Fake news: Finding the facts

Amid the vast amounts of news stories and snippets we consume, fake news is a real concern for many of us, clouding our judgement about the validity of everything we read. To find out to what extent, by interviewing over 2000 UK consumers about their attitudes towards fake news. Their responses are outlined in the following report.

Taking a stand with stories that stick

Strong stats and stories with staying power, can however be the saving grace, elevating the truth from the lies and helping your stories stand out from the daily deluge of content facing consumers today.

For example, 37% of adults say they remember stories more easily than information (rising to 45% of 18–24 year olds) and 31% are more likely to buy from a brand which uses a good story in its advertising or news.

Furthermore, only 19% of UK adults agree that bad news is more interesting than good news and 29% of adults agree that a story without drama is dull, highlighting the importance of creating engaging narratives.

The viral effect – from cats to CEOs

The challenge for businesses is that, in the ever-changing world of social media, viral posts that people can quickly digest and share while on the move now demand a huge amount of consumer attention.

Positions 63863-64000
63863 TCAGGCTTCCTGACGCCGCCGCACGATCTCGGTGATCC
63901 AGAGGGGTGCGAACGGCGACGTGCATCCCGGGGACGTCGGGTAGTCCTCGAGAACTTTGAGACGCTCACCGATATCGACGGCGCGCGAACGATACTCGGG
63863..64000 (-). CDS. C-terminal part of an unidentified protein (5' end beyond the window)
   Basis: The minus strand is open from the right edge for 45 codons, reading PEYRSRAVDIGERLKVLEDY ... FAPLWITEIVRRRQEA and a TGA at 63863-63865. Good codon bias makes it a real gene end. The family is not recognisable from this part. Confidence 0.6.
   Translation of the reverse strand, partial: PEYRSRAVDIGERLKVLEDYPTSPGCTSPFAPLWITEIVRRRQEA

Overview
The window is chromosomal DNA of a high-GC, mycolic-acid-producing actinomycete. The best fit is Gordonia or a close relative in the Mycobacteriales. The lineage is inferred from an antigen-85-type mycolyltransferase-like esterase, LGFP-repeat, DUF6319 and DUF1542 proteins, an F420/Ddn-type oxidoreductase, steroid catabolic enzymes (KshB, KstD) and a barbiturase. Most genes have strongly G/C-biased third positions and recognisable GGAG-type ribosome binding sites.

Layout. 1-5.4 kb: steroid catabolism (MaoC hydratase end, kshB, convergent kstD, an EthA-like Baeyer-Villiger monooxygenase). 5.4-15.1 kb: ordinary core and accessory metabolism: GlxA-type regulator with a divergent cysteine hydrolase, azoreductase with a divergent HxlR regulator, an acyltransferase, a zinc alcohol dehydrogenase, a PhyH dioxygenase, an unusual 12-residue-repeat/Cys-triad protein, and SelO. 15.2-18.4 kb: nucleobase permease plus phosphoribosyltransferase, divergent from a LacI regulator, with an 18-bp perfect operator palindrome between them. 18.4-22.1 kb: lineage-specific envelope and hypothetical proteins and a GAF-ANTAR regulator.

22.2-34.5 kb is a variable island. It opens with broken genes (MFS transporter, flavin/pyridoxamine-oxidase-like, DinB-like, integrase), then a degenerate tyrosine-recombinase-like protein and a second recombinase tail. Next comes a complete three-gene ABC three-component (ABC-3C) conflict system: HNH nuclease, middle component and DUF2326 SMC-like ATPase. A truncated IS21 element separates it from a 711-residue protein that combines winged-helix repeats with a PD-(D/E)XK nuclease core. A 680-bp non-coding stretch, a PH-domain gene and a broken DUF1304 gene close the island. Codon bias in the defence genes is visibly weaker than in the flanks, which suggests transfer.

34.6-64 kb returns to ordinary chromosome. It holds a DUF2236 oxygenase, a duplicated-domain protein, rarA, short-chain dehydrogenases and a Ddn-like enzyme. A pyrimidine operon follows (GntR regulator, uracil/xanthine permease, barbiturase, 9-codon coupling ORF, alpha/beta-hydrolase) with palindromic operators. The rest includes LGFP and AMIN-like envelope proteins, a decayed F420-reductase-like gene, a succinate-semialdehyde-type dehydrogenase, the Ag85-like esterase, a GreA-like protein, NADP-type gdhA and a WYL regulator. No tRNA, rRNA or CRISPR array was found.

Our research found that:

  • 32% get most of their news from social media
  • 53% rarely buy a daily newspaper
  • 57% read the news every day (63% of women vs. 51% of men)
  • 40% of UK share a news story online if they find it interesting

In light of this shifting media landscape and with sceptics abundant, the key for businesses and brands is to create relevant, compelling stories that cut through the fake dross and engage your target audience.

This is easier said than done but, through tried and tested methods, we’ve put together a few top tips to help lift your news above the noise:

  • Build proof into your story. With trust in the media low, anything you disseminate to the press needs to be robust and reliable. Reputable stats build trust in the story (and brand).
  • Don’t only focus on the dailies. Print newspapers still have large circulations, but targeting the broadsheets and free daily papers might not always be the best audience when trying raise your brand above the noise.
  • Make it shareable. It’s not just videos of cats or the latest celebrity gossip that go viral. If the story sticks, it will get shared. Even CEOs can become social media sensations.
  • Using drama doesn’t need to be over the top. Despite how it sounds, adding an element of drama doesn’t diminish a story. It can in fact enhance it and take the content from interesting to engaging.

Our Methodology

A minimum of 2000 interviews were conducted with consumers in the UK and Northern Ireland (increasing to 2852 interviews for some questions), using an online methodology amongst a nationally representative sample. All respondents were aged 18 and over. Quotas were applied for gender, age of respondent and the region in which they reside to ensure that the sample was nationally representative.